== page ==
A.B. Chitty is the Library Systems Officer at Queens College of the City University of New York in Flushing, New York. He is active around safety and health issues for his union, the Professional Staff Congress, Local 2334 of the American Federation of Teachers.

They are married (to each other), and have become grandparents.

Members: Free

Non-Members: $7.00

To reserve your spot for this lecture please CLICK HERE, or email jarrison@7gables.org, or call 978-744-0991 ext. 152.

April 12, 2017 - 6:00 pm

A World of Work: Daily Life and Labor in Seventeenth-Century Salem

Daily life in early colonial America was marked by harEmerson Bakerd labor for most. From shipwrights to fishermen to farmers, work meant survival. Everyone in the family had a job to fulfill. Join Emerson Baker, professor of history at Salem State University, to learn about life in the earliest days of colonial Salem.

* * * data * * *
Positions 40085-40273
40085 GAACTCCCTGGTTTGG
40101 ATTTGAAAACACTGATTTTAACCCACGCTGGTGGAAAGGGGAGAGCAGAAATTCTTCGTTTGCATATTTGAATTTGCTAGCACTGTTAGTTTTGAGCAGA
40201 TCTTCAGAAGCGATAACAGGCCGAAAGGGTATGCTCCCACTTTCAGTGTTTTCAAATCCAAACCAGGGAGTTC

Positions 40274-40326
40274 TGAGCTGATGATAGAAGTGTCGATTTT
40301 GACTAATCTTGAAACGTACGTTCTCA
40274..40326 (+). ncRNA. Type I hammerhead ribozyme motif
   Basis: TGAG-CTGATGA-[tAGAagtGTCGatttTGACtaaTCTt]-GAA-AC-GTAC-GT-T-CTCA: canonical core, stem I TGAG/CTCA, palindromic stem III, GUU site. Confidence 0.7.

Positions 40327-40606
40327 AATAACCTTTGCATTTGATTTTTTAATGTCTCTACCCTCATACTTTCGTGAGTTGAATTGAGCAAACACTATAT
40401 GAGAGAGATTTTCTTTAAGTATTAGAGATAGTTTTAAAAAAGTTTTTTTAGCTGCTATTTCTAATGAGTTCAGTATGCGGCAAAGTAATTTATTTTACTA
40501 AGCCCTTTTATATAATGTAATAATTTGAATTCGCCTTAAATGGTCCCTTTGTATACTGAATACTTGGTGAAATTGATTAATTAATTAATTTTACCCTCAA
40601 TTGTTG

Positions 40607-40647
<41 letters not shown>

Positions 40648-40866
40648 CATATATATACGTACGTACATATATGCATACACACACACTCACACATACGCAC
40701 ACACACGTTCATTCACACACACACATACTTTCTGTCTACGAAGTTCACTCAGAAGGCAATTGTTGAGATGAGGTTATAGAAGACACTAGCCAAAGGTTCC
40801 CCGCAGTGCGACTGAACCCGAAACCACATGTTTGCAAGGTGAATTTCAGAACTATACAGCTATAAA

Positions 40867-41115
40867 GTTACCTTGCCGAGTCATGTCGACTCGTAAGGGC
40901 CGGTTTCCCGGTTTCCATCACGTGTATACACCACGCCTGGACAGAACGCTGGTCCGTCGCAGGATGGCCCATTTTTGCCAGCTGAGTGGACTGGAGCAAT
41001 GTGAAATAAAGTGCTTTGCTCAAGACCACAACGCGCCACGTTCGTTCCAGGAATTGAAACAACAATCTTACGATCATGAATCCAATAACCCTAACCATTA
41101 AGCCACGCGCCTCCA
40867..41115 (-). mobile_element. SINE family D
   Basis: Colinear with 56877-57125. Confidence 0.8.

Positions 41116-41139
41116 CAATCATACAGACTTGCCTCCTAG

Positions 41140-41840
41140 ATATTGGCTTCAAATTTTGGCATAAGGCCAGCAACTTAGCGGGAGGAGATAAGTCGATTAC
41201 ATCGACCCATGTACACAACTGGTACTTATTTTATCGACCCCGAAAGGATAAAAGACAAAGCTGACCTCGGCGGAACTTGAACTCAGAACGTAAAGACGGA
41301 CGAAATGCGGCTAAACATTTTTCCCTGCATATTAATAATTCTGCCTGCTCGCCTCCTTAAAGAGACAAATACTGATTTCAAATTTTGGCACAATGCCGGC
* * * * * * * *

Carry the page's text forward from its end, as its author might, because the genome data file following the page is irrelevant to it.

Emerson "Tad" Baker is a professor of History at Salem State University.  He is the award-winning author of many works on the history of and archaeology of early Maine and New England, including A Storm of Witchcraft: The Salem Trials and the American Experience. He has served as an advisor for PBS-TV’s American Experience and Colonial House. Baker is a member of the Gallows Hill Project team who recently confirmed the witch trials execution site. He regularly tweets on the Salem witch trials and early New England history at @EmersonWBaker.

Members: Free

Non-Members: $7.00

To reserve your spot for this lecture please CLICK HERE, or email jarrison@7gables.org, or call 978-744-0991 ext. 152.

May 11, 2017 - 6:00 pm

New England Bound

Dr. Wendy Warren of Princeton University will be presenting about her book, New England Bound: Slavery and Colonization in Early America. Her work explores the experience of chattel bondage in seventeenth-century New England, illuminating the deadly symbiosis between slavery and colonization in the Atlantic World. A book signing will follow the lecture in our Museum Store.